SandDock User Guide
What is SandDock?
SandDock is a library that allows you to go beyond the standard windowing architecture that most applications provide. It exposes a simple interface to a powerful window management architecture that makes it easy to copy the windowing capabilities of applications such as Microsoft Visual Studio.
One central component, SandDockManager, takes responsibility for the creation and destruction of various elements in your interface to support the windows you have designed. It can keep track of them while you allow the user to reposition them wherever they like. It is this component that you will become quite familiar with as you start using the library.
SandDock defines a window class, DockControl, that all your dynamic windows will ultimately derive from. This class has methods, properties and events that are used to fully integrate the library.
Dockable Windows inherit from DockControl and provide a base for tool windows that will decorate the sides of your application container. Examples of tool windows in the Visual Studio IDE are the Properties, Solution Explorer and Toolbox windows. These windows typically allow the user to group them together, stack them over each other, beside each other, stick them to any side of the container or "undock" them in to a floating state above your form. Your windows will get all these abilities out of the box with SandDock.
Your tool windows will indicate to the user when they contain the focus. Intuitive docking hints help the user when they want to perform a docking operation - i.e. move a window (or group of windows) from one location to another.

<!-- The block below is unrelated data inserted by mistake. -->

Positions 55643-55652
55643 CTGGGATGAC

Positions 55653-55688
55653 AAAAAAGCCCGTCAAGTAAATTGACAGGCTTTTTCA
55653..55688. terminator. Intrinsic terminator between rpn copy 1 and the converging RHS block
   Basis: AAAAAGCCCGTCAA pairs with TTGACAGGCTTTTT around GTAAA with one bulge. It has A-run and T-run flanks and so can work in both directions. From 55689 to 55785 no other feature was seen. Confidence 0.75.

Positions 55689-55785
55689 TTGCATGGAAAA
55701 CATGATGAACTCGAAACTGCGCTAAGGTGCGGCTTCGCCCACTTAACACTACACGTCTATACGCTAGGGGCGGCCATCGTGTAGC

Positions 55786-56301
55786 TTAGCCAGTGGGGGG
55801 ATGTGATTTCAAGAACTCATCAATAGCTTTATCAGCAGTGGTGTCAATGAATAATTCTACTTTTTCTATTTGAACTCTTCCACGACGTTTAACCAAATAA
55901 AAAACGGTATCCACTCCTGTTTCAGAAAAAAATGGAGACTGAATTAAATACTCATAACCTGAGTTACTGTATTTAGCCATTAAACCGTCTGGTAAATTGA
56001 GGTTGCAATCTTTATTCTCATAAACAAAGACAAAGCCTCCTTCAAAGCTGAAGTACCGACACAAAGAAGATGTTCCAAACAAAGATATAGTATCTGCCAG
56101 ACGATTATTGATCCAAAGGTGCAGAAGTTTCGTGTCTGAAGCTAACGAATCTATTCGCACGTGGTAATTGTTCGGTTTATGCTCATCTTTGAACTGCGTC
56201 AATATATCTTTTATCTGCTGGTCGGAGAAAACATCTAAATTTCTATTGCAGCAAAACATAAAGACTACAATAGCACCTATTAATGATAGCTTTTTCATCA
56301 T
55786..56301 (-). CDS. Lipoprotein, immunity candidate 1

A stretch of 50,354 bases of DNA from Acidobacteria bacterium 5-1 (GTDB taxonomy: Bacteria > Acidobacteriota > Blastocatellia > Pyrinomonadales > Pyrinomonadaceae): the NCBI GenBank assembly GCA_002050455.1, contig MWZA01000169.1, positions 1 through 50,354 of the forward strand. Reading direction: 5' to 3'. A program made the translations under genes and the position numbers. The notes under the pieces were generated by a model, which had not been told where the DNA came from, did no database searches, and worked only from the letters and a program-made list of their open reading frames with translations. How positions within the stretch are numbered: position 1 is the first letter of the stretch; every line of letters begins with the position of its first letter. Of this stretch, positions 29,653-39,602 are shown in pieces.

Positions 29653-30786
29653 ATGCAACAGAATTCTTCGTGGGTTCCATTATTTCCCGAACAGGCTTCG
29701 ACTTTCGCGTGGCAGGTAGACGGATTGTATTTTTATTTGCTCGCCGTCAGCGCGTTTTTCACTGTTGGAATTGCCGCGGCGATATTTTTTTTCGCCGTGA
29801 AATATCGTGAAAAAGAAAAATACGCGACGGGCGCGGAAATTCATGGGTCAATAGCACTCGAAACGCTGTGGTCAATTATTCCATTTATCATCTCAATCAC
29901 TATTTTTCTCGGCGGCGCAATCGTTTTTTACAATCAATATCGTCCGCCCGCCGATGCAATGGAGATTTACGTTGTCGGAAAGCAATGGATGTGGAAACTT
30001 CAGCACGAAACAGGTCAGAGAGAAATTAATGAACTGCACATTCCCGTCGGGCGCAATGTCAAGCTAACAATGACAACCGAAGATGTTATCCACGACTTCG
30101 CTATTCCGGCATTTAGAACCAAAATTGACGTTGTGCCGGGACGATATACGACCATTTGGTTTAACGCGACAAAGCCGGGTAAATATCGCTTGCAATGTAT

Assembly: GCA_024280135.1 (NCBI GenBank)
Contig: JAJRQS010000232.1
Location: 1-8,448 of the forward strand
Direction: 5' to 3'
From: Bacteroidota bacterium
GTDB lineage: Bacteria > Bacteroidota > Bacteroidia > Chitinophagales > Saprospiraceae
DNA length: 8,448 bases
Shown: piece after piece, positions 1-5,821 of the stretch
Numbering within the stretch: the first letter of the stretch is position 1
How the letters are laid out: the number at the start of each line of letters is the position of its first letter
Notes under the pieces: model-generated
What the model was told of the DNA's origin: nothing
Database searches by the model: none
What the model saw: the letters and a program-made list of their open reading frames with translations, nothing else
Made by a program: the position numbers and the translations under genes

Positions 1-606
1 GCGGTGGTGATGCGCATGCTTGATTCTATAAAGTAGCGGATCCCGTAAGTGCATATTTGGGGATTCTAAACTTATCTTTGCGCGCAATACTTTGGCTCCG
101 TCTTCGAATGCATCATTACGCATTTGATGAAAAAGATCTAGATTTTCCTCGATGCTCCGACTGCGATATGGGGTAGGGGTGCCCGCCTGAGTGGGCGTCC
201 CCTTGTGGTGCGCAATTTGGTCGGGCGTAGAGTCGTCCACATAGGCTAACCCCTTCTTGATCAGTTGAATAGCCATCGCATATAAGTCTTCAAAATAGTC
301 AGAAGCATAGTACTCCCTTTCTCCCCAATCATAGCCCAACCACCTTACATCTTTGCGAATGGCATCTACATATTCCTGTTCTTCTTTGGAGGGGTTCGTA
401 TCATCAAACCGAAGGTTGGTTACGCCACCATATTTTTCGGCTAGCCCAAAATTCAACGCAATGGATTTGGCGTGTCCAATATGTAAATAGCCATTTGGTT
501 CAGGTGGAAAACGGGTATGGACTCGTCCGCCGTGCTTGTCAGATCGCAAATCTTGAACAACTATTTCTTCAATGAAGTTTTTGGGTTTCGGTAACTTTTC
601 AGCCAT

The Tabbed Document paradigm replaces the traditional MDI architecture you will already be familiar with. Whereas previously documents would be represented inside non-toplevel forms inside your main window, now SandDock allows you to "tab" between open documents. These tabbed documents can still be dragged around by the user, and can be "split" in to complex hierarchies so that it is still easy to view more than one at once.
Visual Studio allows this behaviour to some degree; you can choose whether your documents are split horizontally or vertically. SandDock extends this functionality by allowing complex splits so that however involved your user is with your application, they can view multiple documents in the way they need. It is also possible to give your user the option of switching between MDI and TDI, but you will need to write the code to do this yourself.
Introduced with SandDock 2.0 was the TabControl. Although previous versions fully supported tabbed documents, many developers were using this functionality when they simply wanted the great looking tabs that SandDock provided - they did not need the powerful window management and splitting capabilities provided by the tabbed document system. Hence, the TabControl is designed to provide a simple interface that allows one row of documents. The TabPage class extends DockControl to hide all advanced functionality for this purpose.
Using the TabControl is simple, and will be familiar to anyone who has worked with the Microsoft TabControl. You simply add an instance of the control to your container and use the verb in the PropertyGrid to add pages. Of course, it is fully designable.